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Acta Odontológica Latinoamericana

versão On-line ISSN 1852-4834

Acta odontol. latinoam. vol.28 no.3 Buenos Aires dez. 2015



Linear dimensional stability of irreversible hydrocolloid materials over time


Analía B. Garrofé, Beatriz A. Ferrari, Mariana Picca, Andrea E. Kaplan

Department of Dental Materials, School of Dentistry, University of Buenos Aires, Argentina.

CORRESPONDENCE Dr. Analia Garrofe Catedra de Materiales Dentales, Facultad de Odontologia, UBA. M.T. de Alvear 2142 (1122) CABA, Argentina


The aim of this study was to evaluate the linear dimensional stability of different irreversible hydrocolloid materials over time. A metal mold was designed with custom trays made of thermoplastic sheets (Sabilex, sheets 0.125 mm thick). Perforations were made in order to improve retention of the material. Five impressions were taken with each of the following: Kromopan 100 (LASCOD) [AlKr], which has dimensional stability of 100 hours, and Phase Plus (ZHERMACK) [AlPh], which has dimensional stability of 48 hours. Standardized digital photographs were taken at different time intervals (0, 15, 30, 45, 60, 120 minutes; 12, 24 and 96 hours), using an “ad-hoc” device. The images were analyzed with software (UTHSCSA Image Tool) by measuring the distance between intersection of the lines previously made at the top of the mold. The results were analyzed by ANOVA for repeated measures. Initial and final values were (mean and standard deviation): AlKr: 16.44 (0.22) and 16.34 (0.11), AlPh: 16.40 (0.06) and 16.18 (0.06). Statistical evaluation showed significant effect of material and time factors. Under the conditions in this study, time significantly affects the linear dimensional stability of irreversible hydrocolloid materials.

Key words: Dimensional measurement accuracy; Alginates.


Determinación de la estabilidad dimensional lineal de hidrocoloides irreversibles

El objetivo de este estudio fue evaluar la estabilidad dimen - sional lineal de diferentes hidrocoloides irreversibles en funcion del tiempo. Se confecciono una matriz metalica con sus correspondientes cubetas individuales realizadas con laminas termoplasticas (Sabilex, de 0.125 mm de espesor). Se le realizaron perforaciones para la retencion del material. Se tomaron cinco impresiones con cada material a esta matriz, utilizando Kromopan 100 (LASCOD) [AlKr], que presenta una estabilidad dimensional de 100 horas, y Phase Plus (ZHERMACK) [AlPh], que tiene una estabilidad dimensional de 48 horas. Luego se tomaron fotografias estandarizadas a diferentes intervalos de tiempo (0, 15, 30, 45, 60, 120 minutos; 12, 24 y 96 horas), usando un dispositivo ad-hoc. Las imagenes se analizaron con software de procesamiento de imagenes (UTHSCSA Image Tool) realizando la medicion de la distancia entre las intersecciones de surcos previamente realizados en la porcion superior de la matriz. Los resultados obtenidos fueron analizados mediante Analisis de Varianza para mediciones repetidas. Se detallan los datos iniciales y finales obtenidos (media y DS): AlKr: 16,44 (0,22) y 16,34 (0,11), AlPh: 16,40 (0,06) y 16,18 (0,06). El analisis estadistico ha mostrado el efecto significativo para las variables material y tiempo. Bajo las condiciones de este estudio podemos concluir que tiempo afectaria significativamente la estabilidad dimensional lineal de los hidrocoloides irreversibles.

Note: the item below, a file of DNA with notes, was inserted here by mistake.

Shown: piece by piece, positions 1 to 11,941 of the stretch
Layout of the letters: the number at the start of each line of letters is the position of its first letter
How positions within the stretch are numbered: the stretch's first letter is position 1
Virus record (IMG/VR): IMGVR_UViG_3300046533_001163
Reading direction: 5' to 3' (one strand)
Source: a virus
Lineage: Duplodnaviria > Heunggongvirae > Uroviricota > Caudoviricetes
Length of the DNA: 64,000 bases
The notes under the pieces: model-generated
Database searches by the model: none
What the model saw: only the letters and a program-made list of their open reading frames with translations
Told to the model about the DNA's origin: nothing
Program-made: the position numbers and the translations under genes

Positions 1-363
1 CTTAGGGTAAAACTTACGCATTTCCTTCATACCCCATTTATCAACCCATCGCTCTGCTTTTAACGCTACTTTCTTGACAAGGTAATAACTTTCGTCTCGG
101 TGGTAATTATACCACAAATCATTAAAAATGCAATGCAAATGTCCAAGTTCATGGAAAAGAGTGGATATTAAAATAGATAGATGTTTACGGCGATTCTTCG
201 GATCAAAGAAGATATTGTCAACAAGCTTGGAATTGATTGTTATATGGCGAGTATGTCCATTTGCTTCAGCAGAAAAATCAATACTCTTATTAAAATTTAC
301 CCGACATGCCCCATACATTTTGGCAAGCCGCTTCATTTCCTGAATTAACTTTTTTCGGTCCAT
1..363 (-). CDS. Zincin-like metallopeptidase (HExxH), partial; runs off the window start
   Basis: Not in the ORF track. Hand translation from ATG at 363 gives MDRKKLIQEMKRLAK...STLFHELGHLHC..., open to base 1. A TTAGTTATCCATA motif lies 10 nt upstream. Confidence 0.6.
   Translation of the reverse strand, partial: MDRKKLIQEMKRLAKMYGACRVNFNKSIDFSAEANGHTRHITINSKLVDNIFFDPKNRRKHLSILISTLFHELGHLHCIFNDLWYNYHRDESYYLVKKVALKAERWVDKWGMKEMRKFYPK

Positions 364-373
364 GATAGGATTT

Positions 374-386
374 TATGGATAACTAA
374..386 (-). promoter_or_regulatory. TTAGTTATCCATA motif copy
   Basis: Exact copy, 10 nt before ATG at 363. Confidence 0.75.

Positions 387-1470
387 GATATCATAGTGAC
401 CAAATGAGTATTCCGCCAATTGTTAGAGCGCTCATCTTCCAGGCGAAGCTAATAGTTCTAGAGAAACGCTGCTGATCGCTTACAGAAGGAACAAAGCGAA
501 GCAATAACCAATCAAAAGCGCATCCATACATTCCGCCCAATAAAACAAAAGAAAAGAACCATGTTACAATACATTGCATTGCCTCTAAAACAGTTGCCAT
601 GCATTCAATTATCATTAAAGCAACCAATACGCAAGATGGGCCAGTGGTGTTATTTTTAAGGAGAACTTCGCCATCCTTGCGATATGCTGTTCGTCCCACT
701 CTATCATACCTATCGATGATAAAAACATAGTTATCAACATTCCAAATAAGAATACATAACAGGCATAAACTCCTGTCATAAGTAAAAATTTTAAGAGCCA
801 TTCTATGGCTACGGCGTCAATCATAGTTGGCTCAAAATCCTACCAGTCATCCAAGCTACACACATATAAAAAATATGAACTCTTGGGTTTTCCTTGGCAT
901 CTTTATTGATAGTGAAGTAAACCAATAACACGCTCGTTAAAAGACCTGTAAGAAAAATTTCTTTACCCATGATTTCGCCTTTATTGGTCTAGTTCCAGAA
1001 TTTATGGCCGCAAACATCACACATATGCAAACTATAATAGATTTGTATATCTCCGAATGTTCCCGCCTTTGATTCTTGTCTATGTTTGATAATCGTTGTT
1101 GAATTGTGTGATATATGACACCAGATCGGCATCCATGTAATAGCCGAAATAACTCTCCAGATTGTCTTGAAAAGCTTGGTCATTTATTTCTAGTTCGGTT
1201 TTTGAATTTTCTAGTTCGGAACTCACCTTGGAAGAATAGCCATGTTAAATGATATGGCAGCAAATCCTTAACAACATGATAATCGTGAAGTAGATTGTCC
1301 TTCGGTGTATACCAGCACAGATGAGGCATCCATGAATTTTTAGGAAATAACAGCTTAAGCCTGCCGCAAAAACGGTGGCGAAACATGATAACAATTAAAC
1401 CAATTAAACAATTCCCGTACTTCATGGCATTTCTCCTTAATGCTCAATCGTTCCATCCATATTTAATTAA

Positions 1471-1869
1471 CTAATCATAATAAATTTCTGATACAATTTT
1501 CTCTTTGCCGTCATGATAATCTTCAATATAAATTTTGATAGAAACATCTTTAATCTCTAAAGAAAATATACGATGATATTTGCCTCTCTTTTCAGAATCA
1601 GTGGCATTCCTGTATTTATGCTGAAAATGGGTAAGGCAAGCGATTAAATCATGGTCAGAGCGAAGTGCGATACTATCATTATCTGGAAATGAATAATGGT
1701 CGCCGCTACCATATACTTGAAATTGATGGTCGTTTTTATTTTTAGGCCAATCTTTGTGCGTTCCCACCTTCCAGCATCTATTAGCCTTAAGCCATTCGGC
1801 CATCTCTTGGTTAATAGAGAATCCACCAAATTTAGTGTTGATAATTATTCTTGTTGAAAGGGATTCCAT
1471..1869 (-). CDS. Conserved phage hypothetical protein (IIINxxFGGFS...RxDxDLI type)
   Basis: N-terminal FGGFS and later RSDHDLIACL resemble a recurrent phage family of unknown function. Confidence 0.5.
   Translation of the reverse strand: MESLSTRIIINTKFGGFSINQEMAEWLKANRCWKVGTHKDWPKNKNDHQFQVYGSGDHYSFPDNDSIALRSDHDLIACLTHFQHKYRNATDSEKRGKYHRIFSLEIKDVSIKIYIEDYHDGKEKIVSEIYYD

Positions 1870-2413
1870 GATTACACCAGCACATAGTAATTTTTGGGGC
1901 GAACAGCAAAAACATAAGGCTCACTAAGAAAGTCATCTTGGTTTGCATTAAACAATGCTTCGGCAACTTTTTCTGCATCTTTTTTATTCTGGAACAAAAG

Palabras clave: Exactitud de medida de dimensiones; Alginatos.